The effects of glycine, alanine, serine, and various phosphorylated metabolites on the activity of phosphoenolpyruvate (PEP) carboxylase from Zed mays and Crassula argentea were studied. The maize enzyme was found to be activated by amino acids at a site that is separate from the glucose 6-phosphate binding site. The combination of glycine and glucose 6-phosphate synergistically reduced the apparent Km of the enzyme for PEP and increased the apparent Vmax. Of the amino acids tested, glycine showed the lowest apparent Ka and caused the greatest activation. D-Isomers of alanine and serine were more effective activators than the L-isomers. Unlike the maize enzyme, the Crassula enzyme was not activated by amino acids. Activation of either the Crassula or maize enzyme by glucose 6-phosphate occurred without dephosphorylation of the activator molecule. Furthermore, the Crassula enzyme was activated by two compounds containing phosphonate groups whose carbon-phosphorus bonds were not cleaved by the enzyme. A study of analogs of glucose 6-phosphate with Crassula PEP carboxylase revealed that the identity of the ring heteroatom was a significant structural feature affecting activation. Activation was not highly sensitive to the orientation of the hydroxyl group at the second or fourth carbon positions or to the presence of a hydroxyl group at the second position. However, the position of the phosphate group was found to be a significant factor.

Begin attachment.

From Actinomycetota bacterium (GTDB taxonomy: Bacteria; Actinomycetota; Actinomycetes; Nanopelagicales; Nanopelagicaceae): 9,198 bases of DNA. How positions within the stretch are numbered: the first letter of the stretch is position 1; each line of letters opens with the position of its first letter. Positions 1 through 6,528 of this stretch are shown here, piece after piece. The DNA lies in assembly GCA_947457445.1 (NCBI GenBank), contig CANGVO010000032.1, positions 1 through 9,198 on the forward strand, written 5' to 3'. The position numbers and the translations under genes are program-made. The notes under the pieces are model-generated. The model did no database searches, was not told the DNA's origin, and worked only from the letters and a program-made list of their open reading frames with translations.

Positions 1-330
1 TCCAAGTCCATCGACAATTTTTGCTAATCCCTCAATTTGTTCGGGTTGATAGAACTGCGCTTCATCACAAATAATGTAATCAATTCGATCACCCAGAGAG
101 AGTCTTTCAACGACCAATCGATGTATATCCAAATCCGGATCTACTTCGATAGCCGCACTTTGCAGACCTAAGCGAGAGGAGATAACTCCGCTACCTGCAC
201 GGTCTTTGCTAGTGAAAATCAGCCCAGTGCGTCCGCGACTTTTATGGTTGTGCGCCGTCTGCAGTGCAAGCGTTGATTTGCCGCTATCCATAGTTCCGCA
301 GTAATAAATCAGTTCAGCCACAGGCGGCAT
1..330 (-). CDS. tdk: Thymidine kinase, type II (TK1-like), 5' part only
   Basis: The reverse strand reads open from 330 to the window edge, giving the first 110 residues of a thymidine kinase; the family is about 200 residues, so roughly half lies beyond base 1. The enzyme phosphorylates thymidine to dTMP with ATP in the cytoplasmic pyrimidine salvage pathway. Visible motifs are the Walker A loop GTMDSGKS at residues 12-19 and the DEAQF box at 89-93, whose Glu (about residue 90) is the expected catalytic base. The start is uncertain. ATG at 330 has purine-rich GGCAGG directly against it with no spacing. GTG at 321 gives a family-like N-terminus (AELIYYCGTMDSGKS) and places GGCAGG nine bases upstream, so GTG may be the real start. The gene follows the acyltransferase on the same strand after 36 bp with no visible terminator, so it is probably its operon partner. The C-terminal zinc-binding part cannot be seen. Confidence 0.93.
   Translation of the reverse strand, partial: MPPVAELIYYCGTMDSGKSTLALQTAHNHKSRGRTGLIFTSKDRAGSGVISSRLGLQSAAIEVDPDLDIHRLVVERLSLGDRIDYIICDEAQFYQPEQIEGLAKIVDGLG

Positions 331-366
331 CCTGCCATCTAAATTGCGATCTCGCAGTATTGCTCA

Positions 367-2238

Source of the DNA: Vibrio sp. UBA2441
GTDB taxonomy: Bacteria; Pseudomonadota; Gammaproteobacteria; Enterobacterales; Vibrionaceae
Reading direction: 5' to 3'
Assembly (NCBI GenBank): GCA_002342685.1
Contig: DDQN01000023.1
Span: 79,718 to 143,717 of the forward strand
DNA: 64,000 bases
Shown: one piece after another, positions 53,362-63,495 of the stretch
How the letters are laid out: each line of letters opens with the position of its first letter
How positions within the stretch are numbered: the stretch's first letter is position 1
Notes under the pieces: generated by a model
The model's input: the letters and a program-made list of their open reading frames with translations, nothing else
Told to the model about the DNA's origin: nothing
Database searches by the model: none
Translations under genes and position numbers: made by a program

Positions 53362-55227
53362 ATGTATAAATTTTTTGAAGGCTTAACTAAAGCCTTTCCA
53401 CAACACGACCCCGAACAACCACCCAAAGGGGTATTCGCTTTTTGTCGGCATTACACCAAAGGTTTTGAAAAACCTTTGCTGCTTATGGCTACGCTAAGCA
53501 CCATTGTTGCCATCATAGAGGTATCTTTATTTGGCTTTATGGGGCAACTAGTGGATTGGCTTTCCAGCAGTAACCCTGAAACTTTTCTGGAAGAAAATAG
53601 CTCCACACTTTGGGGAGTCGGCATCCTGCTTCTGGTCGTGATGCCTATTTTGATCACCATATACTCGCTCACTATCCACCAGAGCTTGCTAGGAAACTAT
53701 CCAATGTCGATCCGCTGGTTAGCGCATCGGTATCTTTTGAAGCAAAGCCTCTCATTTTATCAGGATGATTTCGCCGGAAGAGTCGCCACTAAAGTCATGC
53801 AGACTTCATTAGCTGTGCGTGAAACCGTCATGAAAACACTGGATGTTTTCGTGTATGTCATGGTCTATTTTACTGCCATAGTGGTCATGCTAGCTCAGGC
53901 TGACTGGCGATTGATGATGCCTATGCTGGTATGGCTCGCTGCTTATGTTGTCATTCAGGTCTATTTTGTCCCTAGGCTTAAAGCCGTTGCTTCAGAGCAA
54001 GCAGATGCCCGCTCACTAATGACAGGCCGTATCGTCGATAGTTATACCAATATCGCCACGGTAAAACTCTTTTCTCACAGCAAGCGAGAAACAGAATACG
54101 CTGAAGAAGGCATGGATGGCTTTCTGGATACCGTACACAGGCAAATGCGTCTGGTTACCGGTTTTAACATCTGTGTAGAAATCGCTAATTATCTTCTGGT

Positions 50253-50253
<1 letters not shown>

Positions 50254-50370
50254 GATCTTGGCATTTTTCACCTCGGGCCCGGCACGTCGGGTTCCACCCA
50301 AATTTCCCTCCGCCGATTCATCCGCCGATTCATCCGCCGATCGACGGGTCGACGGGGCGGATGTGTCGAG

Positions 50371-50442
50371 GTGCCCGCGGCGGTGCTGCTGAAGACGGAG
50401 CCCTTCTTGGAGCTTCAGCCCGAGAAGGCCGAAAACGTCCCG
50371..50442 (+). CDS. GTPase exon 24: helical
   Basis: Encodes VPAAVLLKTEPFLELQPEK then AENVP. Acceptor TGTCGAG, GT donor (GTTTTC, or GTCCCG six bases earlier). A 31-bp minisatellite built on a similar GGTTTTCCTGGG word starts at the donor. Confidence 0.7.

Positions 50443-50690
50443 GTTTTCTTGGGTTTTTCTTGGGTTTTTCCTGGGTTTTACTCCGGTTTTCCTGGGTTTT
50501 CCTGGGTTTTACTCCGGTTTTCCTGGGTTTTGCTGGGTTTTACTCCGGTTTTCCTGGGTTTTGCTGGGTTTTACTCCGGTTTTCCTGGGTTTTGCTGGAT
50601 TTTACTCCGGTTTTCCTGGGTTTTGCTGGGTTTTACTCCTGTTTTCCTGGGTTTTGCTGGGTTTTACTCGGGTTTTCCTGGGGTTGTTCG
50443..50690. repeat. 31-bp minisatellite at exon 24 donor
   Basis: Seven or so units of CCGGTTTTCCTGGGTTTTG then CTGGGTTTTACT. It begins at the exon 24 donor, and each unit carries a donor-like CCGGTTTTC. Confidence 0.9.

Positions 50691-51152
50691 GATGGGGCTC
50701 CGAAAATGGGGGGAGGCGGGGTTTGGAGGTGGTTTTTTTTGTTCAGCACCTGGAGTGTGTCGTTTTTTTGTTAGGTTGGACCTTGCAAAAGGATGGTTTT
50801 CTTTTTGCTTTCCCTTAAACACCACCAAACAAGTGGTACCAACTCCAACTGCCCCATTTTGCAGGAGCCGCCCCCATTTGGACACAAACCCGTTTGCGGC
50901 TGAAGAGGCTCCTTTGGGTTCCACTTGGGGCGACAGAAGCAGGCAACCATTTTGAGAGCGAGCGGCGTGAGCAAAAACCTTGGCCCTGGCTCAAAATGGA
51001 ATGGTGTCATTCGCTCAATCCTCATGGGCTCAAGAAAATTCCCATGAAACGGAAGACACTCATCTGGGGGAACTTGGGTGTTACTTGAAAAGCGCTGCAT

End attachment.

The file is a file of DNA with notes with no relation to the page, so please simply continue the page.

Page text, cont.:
ASJC Scopus subject areas
- Plant Science